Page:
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11

NCCN Guidelines for Patients

®

:

Kidney Cancer, Version 1.2017

1

Kidney cancer basics

How does kidney cancer start?

How does kidney cancer start?

Cancer is a disease of cells—the building blocks that

form tissue in the body. Inside all cells are coded

instructions for making new cells and controlling how

cells behave. These coded instructions are called

genes. Abnormal changes (mutations) in genes can

turn normal kidney cells into cancer cells.

Normal cells grow and divide to make new cells. New

cells are made as the body needs them to replace

injured or dying cells. When normal cells grow old

or get damaged, they die. Cancer cells don’t do this.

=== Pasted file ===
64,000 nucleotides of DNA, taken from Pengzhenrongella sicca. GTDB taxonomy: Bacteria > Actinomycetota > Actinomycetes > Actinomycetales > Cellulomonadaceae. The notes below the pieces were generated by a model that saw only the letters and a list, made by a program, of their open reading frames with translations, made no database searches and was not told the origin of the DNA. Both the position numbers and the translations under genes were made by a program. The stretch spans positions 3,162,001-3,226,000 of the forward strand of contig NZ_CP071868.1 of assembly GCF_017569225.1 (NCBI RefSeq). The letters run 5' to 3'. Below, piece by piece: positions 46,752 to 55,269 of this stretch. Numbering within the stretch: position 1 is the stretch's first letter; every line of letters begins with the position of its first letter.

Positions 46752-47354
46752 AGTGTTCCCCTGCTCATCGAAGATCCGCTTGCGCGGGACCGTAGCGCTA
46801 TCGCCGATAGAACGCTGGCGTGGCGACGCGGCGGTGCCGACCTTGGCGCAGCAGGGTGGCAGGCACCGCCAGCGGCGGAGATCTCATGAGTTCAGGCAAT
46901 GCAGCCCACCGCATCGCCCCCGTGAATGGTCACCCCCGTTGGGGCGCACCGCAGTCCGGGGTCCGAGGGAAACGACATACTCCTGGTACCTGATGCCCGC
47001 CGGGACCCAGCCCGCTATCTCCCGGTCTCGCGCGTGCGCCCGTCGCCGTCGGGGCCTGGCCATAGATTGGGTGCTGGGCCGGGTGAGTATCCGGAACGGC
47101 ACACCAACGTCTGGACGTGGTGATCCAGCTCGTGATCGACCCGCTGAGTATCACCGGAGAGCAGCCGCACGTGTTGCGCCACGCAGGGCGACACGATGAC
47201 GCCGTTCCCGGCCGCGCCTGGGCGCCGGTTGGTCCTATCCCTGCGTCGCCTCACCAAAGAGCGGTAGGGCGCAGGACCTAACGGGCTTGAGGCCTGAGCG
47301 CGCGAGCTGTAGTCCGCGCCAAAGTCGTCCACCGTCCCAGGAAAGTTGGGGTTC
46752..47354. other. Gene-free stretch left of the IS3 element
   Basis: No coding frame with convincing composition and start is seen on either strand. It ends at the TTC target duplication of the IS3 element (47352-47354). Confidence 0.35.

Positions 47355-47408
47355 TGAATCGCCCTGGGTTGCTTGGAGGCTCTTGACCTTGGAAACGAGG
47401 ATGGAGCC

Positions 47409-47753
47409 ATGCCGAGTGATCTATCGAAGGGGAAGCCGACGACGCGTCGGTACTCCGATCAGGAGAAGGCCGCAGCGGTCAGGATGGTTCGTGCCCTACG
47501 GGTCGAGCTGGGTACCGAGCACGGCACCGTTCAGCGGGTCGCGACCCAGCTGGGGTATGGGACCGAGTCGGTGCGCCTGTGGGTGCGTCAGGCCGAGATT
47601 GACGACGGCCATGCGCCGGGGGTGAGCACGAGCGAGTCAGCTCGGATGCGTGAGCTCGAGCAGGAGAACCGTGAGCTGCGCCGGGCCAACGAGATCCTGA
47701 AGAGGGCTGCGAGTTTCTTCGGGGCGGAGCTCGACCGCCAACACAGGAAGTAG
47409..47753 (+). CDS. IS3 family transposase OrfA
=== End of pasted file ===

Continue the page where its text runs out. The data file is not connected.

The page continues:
The changes in genes cause cancer cells to make

too many copies of themselves.

See Figure 4

.

Cancer cells make new cells that aren’t needed

and don’t die quickly when old or damaged. Over

time, cancer cells grow and divide enough to form

a mass called a tumor. The first tumor formed by

the overgrowth of cancer cells is called the primary

tumor.

Figure 4

Normal versus cancer cell

growth

Normal cells divide to make

new cells as the body needs

them. Normal cells die once

they get old or damaged.

Cancer cells make new cells

that aren’t needed and don’t die

quickly when old or damaged.

Healthy cell

Injured cell

Cell death

Normal cell growth

No cell death

Uncontrolled cell growth

Cancer cell growth

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